Nuclear Expert: Melted fuel is exiting Fukushima site — Very effective way of it being dispersed to humans far away from plant — Situation is beyond man’s control — 3 or 4 times Chernobyl’s radioactivity available for release (AUDIO)

Tuesday, September 3, 2013
By Paul Martin
September 2nd, 2013

Title: Japan’s radioactive water – the impact on humans and wildlife
Source: Voice of Russia – UK Edition
Date: Sept. 2, 2013

At 2:30 in

John Large, nuclear consultant: At Chernobyl […] the radioactivity was controlled and held within a landmass, and there were very few opportunities for that radioactivity to seep a long way out beyond the 30 km zone.

What we have in Fukushima is an accident with about 1/3 in terms of radioactivity the size of Chernobyl [See also: Study: Fukushima released 100 quadrillion becquerels of cesium into atmosphere… In just ONE day — About equal to Chernobyl’s total release], but it hasn’t finished yet, so this accident is ongoing and there’s opportunity for the radioactivity on the site — which involved 3 reactors and not one as at Chernobyl, very roughly 3-4 times the amount of radioactivity is available for release — we can see that accident is still going on 2 years after the event.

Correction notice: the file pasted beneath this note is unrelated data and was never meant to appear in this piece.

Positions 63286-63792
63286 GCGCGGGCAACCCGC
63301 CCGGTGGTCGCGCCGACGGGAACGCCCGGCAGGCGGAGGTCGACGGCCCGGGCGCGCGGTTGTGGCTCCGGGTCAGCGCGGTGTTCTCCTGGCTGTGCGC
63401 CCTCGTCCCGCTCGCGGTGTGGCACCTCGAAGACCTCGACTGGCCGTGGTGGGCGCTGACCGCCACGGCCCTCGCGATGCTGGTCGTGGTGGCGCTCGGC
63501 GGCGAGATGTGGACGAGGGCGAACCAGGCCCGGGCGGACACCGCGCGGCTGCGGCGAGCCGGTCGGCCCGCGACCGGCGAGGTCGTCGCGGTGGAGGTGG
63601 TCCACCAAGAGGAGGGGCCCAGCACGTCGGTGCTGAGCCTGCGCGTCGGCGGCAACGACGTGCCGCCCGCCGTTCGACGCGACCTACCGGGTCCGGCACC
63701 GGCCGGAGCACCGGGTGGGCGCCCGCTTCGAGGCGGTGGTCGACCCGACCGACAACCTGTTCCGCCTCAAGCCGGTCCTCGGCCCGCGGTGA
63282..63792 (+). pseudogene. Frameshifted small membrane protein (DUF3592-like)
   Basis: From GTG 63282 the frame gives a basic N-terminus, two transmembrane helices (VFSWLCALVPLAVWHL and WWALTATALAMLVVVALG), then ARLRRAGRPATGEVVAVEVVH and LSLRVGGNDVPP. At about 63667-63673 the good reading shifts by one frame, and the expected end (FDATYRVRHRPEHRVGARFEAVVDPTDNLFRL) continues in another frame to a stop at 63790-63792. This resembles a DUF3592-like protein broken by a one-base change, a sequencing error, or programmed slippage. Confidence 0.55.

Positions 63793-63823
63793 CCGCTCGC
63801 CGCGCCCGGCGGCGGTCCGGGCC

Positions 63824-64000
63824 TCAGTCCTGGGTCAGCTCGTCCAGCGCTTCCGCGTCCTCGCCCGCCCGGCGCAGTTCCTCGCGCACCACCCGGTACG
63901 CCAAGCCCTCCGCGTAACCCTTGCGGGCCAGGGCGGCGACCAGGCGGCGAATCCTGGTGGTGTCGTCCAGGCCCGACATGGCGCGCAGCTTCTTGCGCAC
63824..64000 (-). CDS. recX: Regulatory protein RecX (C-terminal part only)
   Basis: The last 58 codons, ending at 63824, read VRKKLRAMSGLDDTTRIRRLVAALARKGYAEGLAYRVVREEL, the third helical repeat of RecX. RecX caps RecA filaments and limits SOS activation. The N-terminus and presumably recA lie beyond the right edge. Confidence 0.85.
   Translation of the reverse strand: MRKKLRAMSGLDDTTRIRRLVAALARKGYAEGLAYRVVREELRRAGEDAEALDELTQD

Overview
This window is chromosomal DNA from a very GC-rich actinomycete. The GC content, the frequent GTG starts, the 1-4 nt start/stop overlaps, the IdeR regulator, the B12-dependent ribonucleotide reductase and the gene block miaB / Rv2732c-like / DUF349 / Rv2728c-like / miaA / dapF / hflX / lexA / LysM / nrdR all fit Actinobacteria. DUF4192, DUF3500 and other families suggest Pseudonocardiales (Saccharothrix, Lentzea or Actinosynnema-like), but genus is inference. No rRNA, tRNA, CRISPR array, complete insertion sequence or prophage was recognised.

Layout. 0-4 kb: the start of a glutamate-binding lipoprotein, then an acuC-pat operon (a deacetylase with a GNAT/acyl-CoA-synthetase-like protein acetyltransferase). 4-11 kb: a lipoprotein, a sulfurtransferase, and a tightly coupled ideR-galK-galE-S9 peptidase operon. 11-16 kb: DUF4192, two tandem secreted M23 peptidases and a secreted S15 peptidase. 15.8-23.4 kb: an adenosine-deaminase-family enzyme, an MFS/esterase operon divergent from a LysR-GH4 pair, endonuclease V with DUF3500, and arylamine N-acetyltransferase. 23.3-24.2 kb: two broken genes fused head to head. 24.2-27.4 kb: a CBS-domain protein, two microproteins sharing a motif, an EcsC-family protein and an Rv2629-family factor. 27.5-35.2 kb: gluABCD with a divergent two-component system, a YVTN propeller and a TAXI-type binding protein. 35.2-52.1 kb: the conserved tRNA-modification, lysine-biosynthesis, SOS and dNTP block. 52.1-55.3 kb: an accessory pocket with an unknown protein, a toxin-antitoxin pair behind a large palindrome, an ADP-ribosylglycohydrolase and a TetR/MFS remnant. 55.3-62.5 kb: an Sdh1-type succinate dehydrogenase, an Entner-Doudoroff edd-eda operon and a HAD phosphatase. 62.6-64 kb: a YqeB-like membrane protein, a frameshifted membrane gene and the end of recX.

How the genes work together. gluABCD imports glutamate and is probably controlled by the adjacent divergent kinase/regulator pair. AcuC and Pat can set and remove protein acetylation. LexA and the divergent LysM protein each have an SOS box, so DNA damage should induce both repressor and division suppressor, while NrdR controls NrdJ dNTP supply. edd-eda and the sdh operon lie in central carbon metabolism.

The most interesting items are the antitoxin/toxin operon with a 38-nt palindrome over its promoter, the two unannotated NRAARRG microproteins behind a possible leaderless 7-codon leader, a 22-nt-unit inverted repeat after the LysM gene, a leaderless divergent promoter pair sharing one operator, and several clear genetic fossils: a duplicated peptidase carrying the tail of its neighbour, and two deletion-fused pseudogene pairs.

It’s not as though like Chernobyl, the situation was controlled and contained by a sarcophagus built around the damaged reactor, here we have a situation where the reactor fuel, the intensely radioactive fuel, is being carried away into the marine environment and beyond man’s control as to how further it disperses away from the site. […]

The problem with it going into the marine environment, not only does it spread much further, but it also gets ingested and re-concentrated by fish and filter feeders like oysters who re-concentrate the amount of radioactivity in a cubic meter of water from a few hundred becquerels, counts on a Geiger counter, to several hundred thousand becquerels because they re-concentrate it in their flesh. That’s another chain, another uptake route, to members of the public.

The other uptake route is as its swept along the eastern seaboard coastline of Japan, the tides will take it into the beach line, you get the intertidal strip […] here we’re talking about tiny particles of metal fuel being washed up on the beach line. They dry out between the tides, re-suspend and blow over the local communities. So you have a very efficient and effective way of dispersing the radioactivity to human beings a long way away from the plant. That’s the concern here.

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